By Filane Mikee Cervantes

OPTIMISM. Results of a Social Weather Stations survey on September 28 to October 1, 2023, show that 48 percent of adult Filipinos are optimistic that their lives will improve over the next 12 months. Meanwhile, the same poll revealed that 40 percent believe it will stay the same, and 6 percent say it will worsen. (Infographic courtesy of SWS)

MANILA – Forty-eight percent of adult Filipinos are optimistic that their lives will get better over the next 12 months, according to a recent Social Weather Stations (SWS) survey.

The poll from September 28-October 1, 2023 also found that 4 percent of the respondents believe that their quality of life will stay the same, while only 6 percent said it will worsen.

The remaining 7 percent did not give an answer.

The net personal optimism score was +42, which was classified as “excellent” by SWS.

The pollster attributed the 1-point rise in the latest net personal optimism score from June 2023’s +41 to the increases in Balance Luzon and Mindanao, along with decreases in Metro Manila and the Visayas.

The SWS said the latest net optimism score was 6 points below the “excellent” +44 recorded in December 2022, noting that the 6-point drop was due to decreases in all areas.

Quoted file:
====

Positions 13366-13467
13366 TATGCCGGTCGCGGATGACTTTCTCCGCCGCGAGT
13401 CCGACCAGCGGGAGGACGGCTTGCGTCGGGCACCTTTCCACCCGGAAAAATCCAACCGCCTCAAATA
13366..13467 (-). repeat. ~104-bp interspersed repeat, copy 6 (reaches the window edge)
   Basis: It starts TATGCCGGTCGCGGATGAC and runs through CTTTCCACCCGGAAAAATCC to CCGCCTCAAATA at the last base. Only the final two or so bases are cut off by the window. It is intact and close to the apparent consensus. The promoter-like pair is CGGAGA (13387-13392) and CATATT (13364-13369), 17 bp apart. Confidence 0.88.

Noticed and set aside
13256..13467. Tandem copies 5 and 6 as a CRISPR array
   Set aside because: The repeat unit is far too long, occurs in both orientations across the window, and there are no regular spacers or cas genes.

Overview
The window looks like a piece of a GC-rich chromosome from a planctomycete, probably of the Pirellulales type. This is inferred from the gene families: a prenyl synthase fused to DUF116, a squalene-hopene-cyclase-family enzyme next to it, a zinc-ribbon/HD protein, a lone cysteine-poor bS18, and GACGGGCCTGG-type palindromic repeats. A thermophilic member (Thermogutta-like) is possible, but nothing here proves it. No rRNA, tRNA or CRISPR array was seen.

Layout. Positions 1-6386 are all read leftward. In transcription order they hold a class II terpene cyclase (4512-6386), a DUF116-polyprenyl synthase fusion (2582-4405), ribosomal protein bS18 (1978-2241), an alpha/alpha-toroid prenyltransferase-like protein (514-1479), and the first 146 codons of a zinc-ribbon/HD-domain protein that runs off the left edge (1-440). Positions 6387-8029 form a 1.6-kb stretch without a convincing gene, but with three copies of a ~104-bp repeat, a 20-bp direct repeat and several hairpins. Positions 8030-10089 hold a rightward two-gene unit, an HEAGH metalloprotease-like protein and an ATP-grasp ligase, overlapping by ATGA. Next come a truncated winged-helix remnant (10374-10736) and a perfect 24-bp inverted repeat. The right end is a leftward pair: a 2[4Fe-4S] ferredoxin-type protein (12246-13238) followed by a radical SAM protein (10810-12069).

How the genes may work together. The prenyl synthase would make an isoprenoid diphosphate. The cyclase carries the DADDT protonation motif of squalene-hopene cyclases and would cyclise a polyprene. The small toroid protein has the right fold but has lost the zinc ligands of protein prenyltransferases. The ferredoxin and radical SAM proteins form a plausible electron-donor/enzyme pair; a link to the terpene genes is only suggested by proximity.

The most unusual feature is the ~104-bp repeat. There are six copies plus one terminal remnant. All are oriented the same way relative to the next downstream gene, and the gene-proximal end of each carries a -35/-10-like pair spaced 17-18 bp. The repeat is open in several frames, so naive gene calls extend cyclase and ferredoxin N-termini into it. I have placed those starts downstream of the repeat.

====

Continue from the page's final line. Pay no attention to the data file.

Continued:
Compared to June 2023, optimism was up by 6 points from +44 to +50 in Balance Luzon, and up by 7 points from +36 to +43 in Mindanao.

Meanwhile, optimism fell by 11 points from +41 to +30 in Metro Manila, and down by 9 points from +39 to +30.

The survey showed that net personal optimism stayed “excellent” among those who either graduated from college or took post-graduate studies, although down by 4 points from +50 to +46.

It also stayed excellent among those who either finished junior high school, had some vocational schooling, had some senior high school, finished senior high school, completed vocational school, or attended some college, hardly moving from +47 to +46.

The September 2023 survey also found that net personal optimism was higher among households who rated themselves as not poor at +46; +43 among those who consider themselves as borderline families; and +39 among those who consider themselves poor.

The survey was done using face-to-face interviews of 1,200 adults nationwide. It had sampling error margins of ±2.8 percent for national percentages, ±5.7 percent each for Metro Manila, Balance Luzon, the Visayas, and Mindanao. (PNA)